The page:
First group of refugees arrive in Australia

Australia receives first five refugees under resettlement plan of 12,000 people who fled war in Syria as refugee debate heats up

Photo by: AFP
Photo by: AFP

Syrian refugee children play on November 15, 2015, at a makeshift camp by Taybeh village, Lebanon

The first group of refugees arrived in Australia, including a couple and their three children, in the city of Perth on Monday - under the plan of resettlement for 12,000 Syrian and Iraqi refugees, picked by Australia to amid the surging refugee intake debate in the country.

Australia agreed to take in up to 12,000 refugees in September when the country’s former Prime Minister Tony Abbott came under international pressure to expand refugee intake as EU countries.

Some Australian parliament members insisted to give priority to Christian refugees, while members of the Labour Party called on for fair refugee intake criteria’s “on a needs basis, without qualification or discrimination.”

Subsequently, Abbott announced that Iraqis and Syrians fled terrorism in their countries would be granted permanent residency whether they are Muslim or Christian, highlighting that Australia’s focus would be on the “persecuted minorities who have been displaced and are very unlikely ever to be able to go back to their original homes.”

The UN Refugee Agency and some other humanitarian aid agencies were set to provide funding support for urgent needs such as shelter kits, clean drinking water, food and hygiene kits.

Since September, Australia’s refugee policy came under criticism despite the country accepting to take in more refugees, to the additional 13,750 existing refugees, as the country was accused of denying access to detained offshore refugees in need of medical care and paying people smugglers to turn back boats with asylum seekers to Indonesia.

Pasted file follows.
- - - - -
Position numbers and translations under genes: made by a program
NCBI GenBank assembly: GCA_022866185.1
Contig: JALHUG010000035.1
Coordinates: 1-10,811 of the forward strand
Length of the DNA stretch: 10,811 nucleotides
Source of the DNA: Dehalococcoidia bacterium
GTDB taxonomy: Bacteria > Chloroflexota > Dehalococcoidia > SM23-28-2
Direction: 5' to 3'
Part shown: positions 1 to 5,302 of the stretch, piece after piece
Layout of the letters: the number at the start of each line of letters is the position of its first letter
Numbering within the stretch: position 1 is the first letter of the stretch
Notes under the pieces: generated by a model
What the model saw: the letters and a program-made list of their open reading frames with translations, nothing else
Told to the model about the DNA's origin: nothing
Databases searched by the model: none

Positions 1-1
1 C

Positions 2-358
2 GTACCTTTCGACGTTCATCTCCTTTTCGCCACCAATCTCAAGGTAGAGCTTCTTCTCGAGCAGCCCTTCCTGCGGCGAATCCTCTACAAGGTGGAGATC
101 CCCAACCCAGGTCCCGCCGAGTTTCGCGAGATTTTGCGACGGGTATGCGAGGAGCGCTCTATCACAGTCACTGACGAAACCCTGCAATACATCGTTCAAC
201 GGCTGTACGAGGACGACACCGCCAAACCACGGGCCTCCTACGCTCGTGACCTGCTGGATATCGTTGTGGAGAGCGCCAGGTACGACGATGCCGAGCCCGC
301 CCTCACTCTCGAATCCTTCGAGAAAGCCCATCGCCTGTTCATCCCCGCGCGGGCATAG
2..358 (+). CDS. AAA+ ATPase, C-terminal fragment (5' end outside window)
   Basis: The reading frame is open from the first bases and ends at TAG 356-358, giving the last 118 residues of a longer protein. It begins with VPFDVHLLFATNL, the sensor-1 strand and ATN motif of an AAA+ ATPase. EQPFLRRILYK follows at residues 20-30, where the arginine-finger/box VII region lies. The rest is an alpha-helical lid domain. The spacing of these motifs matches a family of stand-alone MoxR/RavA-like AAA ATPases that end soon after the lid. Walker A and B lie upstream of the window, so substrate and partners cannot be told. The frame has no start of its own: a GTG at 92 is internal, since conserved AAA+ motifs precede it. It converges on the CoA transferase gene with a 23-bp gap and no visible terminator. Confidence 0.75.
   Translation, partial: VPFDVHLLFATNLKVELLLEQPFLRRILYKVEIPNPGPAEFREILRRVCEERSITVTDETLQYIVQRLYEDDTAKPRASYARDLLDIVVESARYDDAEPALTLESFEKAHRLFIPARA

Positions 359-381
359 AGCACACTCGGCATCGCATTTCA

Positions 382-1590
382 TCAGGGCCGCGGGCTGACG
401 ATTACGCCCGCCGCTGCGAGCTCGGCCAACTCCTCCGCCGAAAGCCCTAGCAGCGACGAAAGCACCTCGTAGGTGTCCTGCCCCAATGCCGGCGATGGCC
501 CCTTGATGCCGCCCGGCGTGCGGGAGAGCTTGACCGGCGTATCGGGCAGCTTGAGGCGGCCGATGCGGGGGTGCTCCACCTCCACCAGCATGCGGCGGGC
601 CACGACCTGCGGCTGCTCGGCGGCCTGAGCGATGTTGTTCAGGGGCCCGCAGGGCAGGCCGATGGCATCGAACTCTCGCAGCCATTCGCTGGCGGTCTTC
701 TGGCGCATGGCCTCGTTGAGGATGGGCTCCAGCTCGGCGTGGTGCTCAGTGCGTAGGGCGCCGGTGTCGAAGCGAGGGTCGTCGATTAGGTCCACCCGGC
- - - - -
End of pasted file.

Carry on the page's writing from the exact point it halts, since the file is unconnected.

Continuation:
According to the Australian government’s policy, it states that refugees who reached the country by boat are not accepted. Once refused by Australia, they are detained and kept in Nauru and New Guinea while their claim for refugee status is processed including, “genuine” refugees complying with the country’s refugee policy criteria’s.

"Handpicked by Australia"

The new wave of refugee intake was suggested to be “reconsidered” by some opposition party members, following the Paris attacks, which were condemned worldwide and  warned not to be linked with refugees

However, Foreign Minister Julie Bishop reminded that the refugees who Australia decided to take were “handpicked” by authorities, therefore there was no risk of importing “terrorism.”

"We are focusing on people who have been persecuted in Syria and Iraq, people who are fleeing from terrorism, from persecution. Our screening and testing is very intense," she said.

"Australia is in control of the whole process. These are not people who are coming via the people smuggling trade and we don't know who they are."

Immigration Minister, Peter Dutton, also reiterated Bishop’s words - expressing that Australian officials were doing all the necessary offshore investigations before bringing the refugees into the country, as well as rejecting applications.

"It's a different scenario for our country compared to a country like France because we don't have land borders," Dutton told 2GB Radio, a day following the first part of refugee arrivals.

According to official statements, the family that arrived in Perth on Monday has been living in a refugee camp for several years and the mother of three was seven-months pregnant.

TRTWorld and agencies